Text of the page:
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Matters arising in 'Ogyakrom'

Wed, 7 Oct 2020 Source: Michael Addai

It’s a bit concerning as well as disconcerting for one to see these disturbing scenes on our screens, considering Ogyakrom prides itself to be a peaceful and humble place among the comity of nations on the continent.

In the wake of the relative ease with which events seemed to have developed recently, one couldn’t help but think aloud on the questions below and perhaps taking the unpleasant liberty to let the imagination run wild here on these scenarios.

Are the security forces (e.g. police, intelligence agencies, etc) in that region possibly in cahoots with these so-called ‘rag tag’ army of secessionists hence this apparent weakness in their response by allowing themselves to be run over so easily and cheaply like that - are they, in any way, sympathetic or complicit?

Is the government's apparent slow response to this ‘somehow’ security threat deliberate so as to avoid any miscalculation as a result of the long-standing fraught, delicate political dynamics of that region and the present government political tradition/extraction?

Had the government used heavy-handed hard core military response, would it have elicited fake emotional response of accusations of political persecution or bias especially from the opposition party and those that think alike?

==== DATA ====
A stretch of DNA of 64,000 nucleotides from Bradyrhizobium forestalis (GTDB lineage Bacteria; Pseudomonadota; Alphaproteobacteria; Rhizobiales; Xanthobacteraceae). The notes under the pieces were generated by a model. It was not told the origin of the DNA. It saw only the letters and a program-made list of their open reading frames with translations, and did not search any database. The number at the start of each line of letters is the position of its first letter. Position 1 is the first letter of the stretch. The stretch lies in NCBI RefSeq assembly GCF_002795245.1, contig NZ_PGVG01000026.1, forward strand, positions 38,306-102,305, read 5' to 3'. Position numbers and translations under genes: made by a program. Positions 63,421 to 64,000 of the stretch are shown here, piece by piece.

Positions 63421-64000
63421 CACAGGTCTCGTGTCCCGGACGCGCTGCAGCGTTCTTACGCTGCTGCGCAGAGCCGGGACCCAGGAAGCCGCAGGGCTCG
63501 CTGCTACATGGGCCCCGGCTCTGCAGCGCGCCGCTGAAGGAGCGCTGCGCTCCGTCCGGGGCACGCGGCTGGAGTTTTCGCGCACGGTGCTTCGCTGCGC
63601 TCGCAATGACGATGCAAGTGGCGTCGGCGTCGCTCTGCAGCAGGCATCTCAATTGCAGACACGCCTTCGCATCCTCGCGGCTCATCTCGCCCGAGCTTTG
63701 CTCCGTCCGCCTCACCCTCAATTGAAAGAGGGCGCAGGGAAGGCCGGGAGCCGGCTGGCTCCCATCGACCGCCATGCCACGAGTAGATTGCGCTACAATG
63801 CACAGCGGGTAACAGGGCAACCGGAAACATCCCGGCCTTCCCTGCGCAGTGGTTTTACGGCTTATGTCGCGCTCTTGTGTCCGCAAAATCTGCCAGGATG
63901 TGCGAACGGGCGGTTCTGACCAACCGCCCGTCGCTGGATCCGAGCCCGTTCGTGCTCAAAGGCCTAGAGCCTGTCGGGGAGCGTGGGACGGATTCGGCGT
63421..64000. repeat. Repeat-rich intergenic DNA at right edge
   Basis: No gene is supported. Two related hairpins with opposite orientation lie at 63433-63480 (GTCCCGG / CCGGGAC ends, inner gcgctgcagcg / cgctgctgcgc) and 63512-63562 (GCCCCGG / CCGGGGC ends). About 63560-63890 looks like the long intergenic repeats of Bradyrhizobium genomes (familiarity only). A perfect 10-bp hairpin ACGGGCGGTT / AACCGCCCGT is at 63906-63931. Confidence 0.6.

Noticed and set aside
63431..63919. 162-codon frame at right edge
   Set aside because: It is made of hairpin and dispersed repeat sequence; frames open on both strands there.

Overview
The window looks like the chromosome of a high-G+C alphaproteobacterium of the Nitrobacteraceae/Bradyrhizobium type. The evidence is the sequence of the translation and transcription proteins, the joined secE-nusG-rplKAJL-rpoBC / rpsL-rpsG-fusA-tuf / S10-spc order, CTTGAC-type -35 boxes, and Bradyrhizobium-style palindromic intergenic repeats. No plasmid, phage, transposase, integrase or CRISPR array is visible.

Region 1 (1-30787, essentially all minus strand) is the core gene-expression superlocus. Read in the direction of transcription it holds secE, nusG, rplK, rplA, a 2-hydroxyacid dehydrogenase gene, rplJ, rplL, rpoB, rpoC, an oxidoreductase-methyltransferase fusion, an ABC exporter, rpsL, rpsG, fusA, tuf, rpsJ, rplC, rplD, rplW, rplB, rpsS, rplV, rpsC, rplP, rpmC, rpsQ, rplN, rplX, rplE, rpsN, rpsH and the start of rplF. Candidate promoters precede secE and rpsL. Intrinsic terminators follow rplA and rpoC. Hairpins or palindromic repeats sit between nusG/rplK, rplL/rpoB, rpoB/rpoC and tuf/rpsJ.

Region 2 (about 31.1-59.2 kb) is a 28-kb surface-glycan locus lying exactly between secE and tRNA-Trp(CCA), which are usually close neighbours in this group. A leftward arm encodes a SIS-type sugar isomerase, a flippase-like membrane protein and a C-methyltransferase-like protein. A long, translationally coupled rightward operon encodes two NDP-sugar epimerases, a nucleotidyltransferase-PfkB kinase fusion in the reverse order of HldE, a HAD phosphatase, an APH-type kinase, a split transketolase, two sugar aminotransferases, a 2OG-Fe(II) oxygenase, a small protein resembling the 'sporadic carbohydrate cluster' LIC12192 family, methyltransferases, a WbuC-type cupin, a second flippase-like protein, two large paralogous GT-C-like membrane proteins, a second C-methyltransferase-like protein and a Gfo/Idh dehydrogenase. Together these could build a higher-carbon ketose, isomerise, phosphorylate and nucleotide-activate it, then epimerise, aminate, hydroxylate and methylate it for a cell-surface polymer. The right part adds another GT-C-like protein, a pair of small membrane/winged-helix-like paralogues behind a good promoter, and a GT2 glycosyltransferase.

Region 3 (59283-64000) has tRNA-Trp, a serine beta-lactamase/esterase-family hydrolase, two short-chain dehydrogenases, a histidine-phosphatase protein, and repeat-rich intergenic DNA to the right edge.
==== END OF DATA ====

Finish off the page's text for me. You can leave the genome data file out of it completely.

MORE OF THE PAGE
Is it also a calculated ploy by ‘reasonable minds’ to allow the chaotic situation created by those behind this treasonable act to play on so as to see the extent to which these secessionists can go to achieve their political aims and ambitions?

And to the above end, does this allow the government to gain enough political capital from the majority of the population - the necessary backing needed for any heavy-handedness response in order to avoid the opposition party’s exploitation of the situation for their own selfish political gains and interests?

Or is it simply a matter of complete intelligence and utter security failure on the part of the intelligence and security agencies respectively?

None of the above scenarios looks good and hopefully they just continue to remain ‘far-fetched ridiculous’ thoughts because one cannot imagine any secessionist group from any other part of Ogyakrom getting away with this kind of ‘kid gloves’ treatment of any sort.

Last but not least, for the sake of practicality with regards to the timings of these secessionists’ agitations, the following questions also come to mind and thus into play and to the fore for consideration, supposedly.

Why does this agitation for independence or secession always flare-up from that part of Ogyakrom whenever the party of the present government is in power but none whatsoever when the opposition party is in power?

Is it because the people behind these secession movements now realized the ‘die is cast’ on their 'hegemonic' grip on power and thus their 'monopolistic' hold on that region is somehow broken forever as a result of the creation of another region on that part of Ogyakrom?